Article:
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Reading a Variety of Books to Children

As your children begin to learn how to read you will notice that they will go through a variety of stages. It is a good idea to read a variety of books to them as they learn how to read to help them learn about a variety of topics.

Reading a Variety of Books to Children

Terry Daniels has been working with children’s self-esteem programs for the past 10 years. He has written hundreds of articles about confidence and real-life fairy tales. He recommends (www.princessfestival.com) for the ultimate princess experience.

Young children have an amazing ability to learn things very quickly. The earlier they learn how to read, the more information they can learn during this time period.

While teachers are instrumental in helping children learn how to read, it is critical that parents encourage and help teach their children how to read. It is particularly important to encourage reading before they know how and as they are beginning to learn.

Even when they know how to read children often pick up more information from hearing a story read to them than from reading themselves. This is partly because their vocabulary is still quite small and they often do not understand or misread certain words.

However, when they hear a parent read it correctly or when a parent explains words they do not understand, they are able to pick up a lot more of what a book is telling them. Even when your children become a proficient reader, reading together can help develop a closeness and unity in your family.

By reading together you will be able to discuss what is read, the weaknesses and strengths of a certain character, and reactions to things that happened. This can produce meaningful and sometimes hilarious family conversations that your children remember long after they move away.

As you begin to teach your children to read you will notice several stages that they pass through. In kindergarten, your child will be beginning to read.

He or she will should learn most of the letters and their connecting sounds, be able to match words by beginning and ending sounds, and read and write several common or simple words, such as his or her name. Some children may even be able to read very simple books.

Once your child graduates from first grade he or she will have a much larger reading vocabulary, will be able to sound out words, recognize more words simply by sights, and connect the meaning of the words and sentences that he or she reads. Most first grade students can read a fairly easy by himself or herself before he or she enters second grade.

By the end of second or third grade you child may have become a voracious reader with a tremendously larger vocabulary than before he or she could read. They should be able to pick up a lot of the meaning in the things that they ready and they should be able to read expressively.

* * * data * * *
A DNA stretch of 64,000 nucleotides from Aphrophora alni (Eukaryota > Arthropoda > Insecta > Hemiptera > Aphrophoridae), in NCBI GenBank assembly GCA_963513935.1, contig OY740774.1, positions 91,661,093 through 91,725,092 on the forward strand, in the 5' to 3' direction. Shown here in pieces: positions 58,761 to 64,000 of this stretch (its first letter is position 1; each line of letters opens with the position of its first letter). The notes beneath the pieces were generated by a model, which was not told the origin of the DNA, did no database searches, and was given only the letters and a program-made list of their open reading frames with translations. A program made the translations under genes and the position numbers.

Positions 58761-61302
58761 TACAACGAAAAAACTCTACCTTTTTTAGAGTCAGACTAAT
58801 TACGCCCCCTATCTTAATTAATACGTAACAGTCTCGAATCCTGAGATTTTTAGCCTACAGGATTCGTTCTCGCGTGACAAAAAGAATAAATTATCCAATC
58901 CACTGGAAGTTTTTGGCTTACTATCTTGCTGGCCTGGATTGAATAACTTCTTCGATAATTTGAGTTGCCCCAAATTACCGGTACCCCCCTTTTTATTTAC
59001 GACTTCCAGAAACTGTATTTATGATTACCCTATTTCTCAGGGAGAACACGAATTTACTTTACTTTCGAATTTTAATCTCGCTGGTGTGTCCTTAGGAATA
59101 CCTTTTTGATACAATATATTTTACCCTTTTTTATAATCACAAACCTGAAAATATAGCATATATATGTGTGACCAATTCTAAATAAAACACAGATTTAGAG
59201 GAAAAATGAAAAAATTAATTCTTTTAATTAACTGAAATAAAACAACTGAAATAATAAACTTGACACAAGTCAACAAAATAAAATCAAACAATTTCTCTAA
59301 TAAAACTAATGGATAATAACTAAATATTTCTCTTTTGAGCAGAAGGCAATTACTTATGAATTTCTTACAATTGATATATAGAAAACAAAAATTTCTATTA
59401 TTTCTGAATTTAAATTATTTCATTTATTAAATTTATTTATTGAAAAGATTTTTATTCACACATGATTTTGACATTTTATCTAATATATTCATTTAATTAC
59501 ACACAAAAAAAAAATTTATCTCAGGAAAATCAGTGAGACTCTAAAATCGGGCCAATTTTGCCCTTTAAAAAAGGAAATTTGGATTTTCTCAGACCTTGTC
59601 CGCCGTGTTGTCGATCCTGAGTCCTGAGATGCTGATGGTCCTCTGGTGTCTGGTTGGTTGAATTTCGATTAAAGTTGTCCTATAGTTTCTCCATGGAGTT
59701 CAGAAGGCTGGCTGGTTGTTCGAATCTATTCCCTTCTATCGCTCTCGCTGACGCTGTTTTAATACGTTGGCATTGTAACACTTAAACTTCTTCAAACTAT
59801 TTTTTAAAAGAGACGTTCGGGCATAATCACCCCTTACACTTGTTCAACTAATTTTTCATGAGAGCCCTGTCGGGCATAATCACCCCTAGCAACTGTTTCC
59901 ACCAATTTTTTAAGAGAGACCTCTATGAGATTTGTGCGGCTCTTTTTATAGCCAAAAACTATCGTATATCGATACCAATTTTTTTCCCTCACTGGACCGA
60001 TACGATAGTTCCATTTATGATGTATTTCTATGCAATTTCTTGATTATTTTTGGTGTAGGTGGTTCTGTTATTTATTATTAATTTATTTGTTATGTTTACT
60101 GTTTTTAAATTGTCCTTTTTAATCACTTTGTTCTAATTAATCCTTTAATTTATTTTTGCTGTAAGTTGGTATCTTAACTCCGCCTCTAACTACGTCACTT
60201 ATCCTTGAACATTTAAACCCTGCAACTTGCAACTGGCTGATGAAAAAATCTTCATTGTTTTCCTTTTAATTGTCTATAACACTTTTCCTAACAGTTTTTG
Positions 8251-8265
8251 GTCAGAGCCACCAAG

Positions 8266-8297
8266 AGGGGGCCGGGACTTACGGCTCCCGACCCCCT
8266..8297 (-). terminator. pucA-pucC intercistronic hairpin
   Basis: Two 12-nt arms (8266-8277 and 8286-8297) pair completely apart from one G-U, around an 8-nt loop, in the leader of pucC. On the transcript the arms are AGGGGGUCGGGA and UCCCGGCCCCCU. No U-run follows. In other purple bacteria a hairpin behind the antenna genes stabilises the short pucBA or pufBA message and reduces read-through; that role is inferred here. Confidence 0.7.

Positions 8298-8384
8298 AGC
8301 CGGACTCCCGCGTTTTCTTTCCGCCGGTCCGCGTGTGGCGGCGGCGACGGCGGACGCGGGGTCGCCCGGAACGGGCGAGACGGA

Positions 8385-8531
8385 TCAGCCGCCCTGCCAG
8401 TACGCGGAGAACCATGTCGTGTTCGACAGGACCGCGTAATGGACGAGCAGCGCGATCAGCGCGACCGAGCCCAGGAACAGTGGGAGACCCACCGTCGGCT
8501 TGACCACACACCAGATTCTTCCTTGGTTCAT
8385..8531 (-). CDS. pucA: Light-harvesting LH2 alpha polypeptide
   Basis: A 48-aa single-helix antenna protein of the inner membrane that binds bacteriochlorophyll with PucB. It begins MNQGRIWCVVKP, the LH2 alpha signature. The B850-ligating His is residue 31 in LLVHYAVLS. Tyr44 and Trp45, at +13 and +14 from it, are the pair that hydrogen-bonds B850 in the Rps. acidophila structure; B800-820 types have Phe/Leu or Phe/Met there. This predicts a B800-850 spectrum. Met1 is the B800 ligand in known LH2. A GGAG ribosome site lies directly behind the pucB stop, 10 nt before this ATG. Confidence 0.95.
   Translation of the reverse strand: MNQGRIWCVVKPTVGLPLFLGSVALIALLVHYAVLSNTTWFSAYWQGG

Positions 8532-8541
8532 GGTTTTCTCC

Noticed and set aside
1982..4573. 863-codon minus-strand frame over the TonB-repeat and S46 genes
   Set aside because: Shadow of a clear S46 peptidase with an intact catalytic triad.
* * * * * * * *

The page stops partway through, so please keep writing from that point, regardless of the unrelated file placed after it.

At this age your child will be able to tell the difference between different authors and types of books. He or she may become pickier in what he or she chooses to read.

Your third grader should also be able to read mostly fluently and recognize most words on sight. If you are concerned that your child is having difficulties learning how to read and you are working with him or her as much as possible at home, you may want to talk to his or her teacher about the possible help you can receive.

There are programs through school and other institutions that are designed to help your child learn how to read and to love reading. Sometimes a difficultly reading indications a potential medical problem so you may want to speak to your doctor as well about it.

It is best to find the source of the problem as early as possible so that you can work to remedy it in the most effective way possible. When your child is young, it is a good idea to read a variety of books to him or her.

This includes fairy tales, factual books, fictional life stories, and historic books. Reading a variety of books to your child will help him or her develop an interest in a variety of topics.

Fairy tales will help your child develop a broad imagination and can teach moral values that will help your child to navigate the adult world. Factual books will teach them about how real things work so that you will not have to answer so many questions later.

Fictional life stories can also teach moral values and may be easier for your child to connect to than fairy tales. Historic books teach about history and the lessons that can be learned from past mistakes.

However, as you child grows older he or she will probably develop a specific interest in a certain area and you may find yourself reading more books about this interest. This is perfectly fine as long as your child is learning how to read and to love reading.

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